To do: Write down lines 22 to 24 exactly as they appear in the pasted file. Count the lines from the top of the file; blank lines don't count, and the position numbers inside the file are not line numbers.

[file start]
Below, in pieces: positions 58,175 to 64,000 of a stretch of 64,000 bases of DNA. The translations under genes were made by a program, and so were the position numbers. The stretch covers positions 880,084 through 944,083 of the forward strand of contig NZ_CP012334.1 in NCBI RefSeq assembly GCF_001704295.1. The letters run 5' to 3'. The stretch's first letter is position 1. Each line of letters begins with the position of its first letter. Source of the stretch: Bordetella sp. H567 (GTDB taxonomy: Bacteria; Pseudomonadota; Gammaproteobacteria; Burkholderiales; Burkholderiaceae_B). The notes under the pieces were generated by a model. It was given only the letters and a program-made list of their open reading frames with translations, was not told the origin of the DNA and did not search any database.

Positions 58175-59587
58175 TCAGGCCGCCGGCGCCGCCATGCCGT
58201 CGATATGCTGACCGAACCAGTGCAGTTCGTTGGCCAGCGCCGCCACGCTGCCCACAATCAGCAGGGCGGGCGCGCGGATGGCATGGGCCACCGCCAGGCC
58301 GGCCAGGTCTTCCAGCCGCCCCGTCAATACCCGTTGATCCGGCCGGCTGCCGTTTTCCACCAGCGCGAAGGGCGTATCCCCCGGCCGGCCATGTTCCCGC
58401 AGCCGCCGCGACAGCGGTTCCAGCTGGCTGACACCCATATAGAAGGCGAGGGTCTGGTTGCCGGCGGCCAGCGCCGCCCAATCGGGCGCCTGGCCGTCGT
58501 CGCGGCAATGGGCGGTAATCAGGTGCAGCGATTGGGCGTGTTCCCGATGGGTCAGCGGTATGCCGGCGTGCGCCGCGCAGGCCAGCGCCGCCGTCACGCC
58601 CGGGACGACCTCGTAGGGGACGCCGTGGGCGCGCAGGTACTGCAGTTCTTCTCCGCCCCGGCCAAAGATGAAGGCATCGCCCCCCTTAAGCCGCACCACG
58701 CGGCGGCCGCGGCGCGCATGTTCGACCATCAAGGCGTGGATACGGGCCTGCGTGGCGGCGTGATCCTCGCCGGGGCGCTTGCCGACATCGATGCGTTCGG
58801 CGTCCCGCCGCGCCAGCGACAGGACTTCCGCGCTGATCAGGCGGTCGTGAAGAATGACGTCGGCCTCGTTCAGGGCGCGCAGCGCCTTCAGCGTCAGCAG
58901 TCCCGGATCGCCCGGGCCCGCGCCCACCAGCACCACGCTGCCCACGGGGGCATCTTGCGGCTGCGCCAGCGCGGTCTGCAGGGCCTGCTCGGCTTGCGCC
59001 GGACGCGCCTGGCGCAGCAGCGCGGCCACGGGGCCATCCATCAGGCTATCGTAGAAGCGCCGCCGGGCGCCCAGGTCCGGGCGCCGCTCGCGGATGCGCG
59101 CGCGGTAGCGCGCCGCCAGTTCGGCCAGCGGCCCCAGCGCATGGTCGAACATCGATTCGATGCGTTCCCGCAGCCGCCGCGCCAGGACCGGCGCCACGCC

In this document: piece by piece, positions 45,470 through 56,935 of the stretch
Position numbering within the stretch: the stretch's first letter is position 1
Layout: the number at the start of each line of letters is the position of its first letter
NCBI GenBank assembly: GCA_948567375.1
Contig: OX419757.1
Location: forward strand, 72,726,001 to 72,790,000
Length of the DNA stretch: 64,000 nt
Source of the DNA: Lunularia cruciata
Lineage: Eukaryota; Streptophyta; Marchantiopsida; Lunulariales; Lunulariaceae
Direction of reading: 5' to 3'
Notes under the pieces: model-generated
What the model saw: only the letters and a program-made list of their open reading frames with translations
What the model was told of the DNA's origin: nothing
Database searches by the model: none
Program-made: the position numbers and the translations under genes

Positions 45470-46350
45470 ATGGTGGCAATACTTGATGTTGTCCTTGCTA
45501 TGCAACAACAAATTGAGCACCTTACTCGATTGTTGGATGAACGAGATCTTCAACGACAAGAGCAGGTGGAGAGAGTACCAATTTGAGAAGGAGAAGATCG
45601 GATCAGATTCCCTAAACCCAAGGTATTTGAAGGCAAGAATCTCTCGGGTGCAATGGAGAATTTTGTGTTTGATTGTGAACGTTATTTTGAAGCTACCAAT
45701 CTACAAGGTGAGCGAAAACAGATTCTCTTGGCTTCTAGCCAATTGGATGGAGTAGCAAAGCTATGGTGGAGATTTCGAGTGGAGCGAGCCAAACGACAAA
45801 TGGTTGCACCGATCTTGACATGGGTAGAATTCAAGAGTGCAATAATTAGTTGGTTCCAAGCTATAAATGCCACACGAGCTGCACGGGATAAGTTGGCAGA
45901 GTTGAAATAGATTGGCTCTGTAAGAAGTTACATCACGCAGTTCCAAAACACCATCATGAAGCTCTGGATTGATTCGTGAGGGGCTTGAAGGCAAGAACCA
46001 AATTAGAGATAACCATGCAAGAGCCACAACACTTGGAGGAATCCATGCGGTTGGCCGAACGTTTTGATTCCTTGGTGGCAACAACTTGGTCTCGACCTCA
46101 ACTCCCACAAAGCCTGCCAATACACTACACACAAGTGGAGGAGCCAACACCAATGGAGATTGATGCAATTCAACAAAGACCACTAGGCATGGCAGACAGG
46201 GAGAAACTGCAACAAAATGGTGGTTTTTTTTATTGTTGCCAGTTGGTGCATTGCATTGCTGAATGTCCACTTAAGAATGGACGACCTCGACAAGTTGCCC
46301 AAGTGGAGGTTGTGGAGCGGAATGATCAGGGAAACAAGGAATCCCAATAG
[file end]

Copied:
Lineage: Eukaryota; Streptophyta; Marchantiopsida; Lunulariales; Lunulariaceae
Direction of reading: 5' to 3'
Notes under the pieces: model-generated